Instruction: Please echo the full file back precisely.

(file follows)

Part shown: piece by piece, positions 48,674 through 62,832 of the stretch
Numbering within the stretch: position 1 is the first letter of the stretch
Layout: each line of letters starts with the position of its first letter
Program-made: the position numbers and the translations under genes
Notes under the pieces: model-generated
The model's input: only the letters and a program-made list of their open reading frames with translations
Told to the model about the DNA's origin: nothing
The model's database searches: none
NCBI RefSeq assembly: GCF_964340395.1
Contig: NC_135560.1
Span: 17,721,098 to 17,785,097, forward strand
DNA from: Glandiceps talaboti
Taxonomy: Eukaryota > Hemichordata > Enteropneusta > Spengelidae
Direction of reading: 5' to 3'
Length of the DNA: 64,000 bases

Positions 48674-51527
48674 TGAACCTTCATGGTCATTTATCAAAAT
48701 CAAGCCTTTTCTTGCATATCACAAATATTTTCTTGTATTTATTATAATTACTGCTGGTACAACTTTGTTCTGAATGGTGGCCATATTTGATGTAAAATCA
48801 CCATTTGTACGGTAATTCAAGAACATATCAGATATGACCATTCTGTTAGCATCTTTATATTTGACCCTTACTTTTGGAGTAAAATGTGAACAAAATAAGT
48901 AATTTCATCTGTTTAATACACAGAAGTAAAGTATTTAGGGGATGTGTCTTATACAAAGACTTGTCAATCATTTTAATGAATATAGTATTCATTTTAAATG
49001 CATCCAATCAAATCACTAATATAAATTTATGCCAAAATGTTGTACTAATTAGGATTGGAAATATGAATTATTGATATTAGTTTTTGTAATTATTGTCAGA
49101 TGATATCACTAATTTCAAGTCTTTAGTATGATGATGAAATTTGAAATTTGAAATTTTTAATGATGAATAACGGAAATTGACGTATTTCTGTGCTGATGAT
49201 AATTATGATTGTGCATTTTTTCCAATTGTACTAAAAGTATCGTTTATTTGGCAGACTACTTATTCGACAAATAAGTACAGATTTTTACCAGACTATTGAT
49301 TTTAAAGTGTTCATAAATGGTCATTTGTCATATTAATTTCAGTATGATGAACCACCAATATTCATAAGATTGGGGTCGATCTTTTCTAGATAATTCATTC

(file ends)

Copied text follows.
Part shown: piece by piece, positions 48,674 through 62,832 of the stretch
Numbering within the stretch: position 1 is the first letter of the stretch
Layout: each line of letters starts with the position of its first letter
Program-made: the position numbers and the translations under genes
Notes under the pieces: model-generated
The model's input: only the letters and a program-made list of their open reading frames with translations
Told to the model about the DNA's origin: nothing
The model's database searches: none
NCBI RefSeq assembly: GCF_964340395.1
Contig: NC_135560.1
Span: 17,721,098 to 17,785,097, forward strand
DNA from: Glandiceps talaboti
Taxonomy: Eukaryota > Hemichordata > Enteropneusta > Spengelidae
Direction of reading: 5' to 3'
Length of the DNA: 64,000 bases

Positions 48674-51527
48674 TGAACCTTCATGGTCATTTATCAAAAT
48701 CAAGCCTTTTCTTGCATATCACAAATATTTTCTTGTATTTATTATAATTACTGCTGGTACAACTTTGTTCTGAATGGTGGCCATATTTGATGTAAAATCA
48801 CCATTTGTACGGTAATTCAAGAACATATCAGATATGACCATTCTGTTAGCATCTTTATATTTGACCCTTACTTTTGGAGTAAAATGTGAACAAAATAAGT
48901 AATTTCATCTGTTTAATACACAGAAGTAAAGTATTTAGGGGATGTGTCTTATACAAAGACTTGTCAATCATTTTAATGAATATAGTATTCATTTTAAATG
49001 CATCCAATCAAATCACTAATATAAATTTATGCCAAAATGTTGTACTAATTAGGATTGGAAATATGAATTATTGATATTAGTTTTTGTAATTATTGTCAGA
49101 TGATATCACTAATTTCAAGTCTTTAGTATGATGATGAAATTTGAAATTTGAAATTTTTAATGATGAATAACGGAAATTGACGTATTTCTGTGCTGATGAT
49201 AATTATGATTGTGCATTTTTTCCAATTGTACTAAAAGTATCGTTTATTTGGCAGACTACTTATTCGACAAATAAGTACAGATTTTTACCAGACTATTGAT
49301 TTTAAAGTGTTCATAAATGGTCATTTGTCATATTAATTTCAGTATGATGAACCACCAATATTCATAAGATTGGGGTCGATCTTTTCTAGATAATTCATTC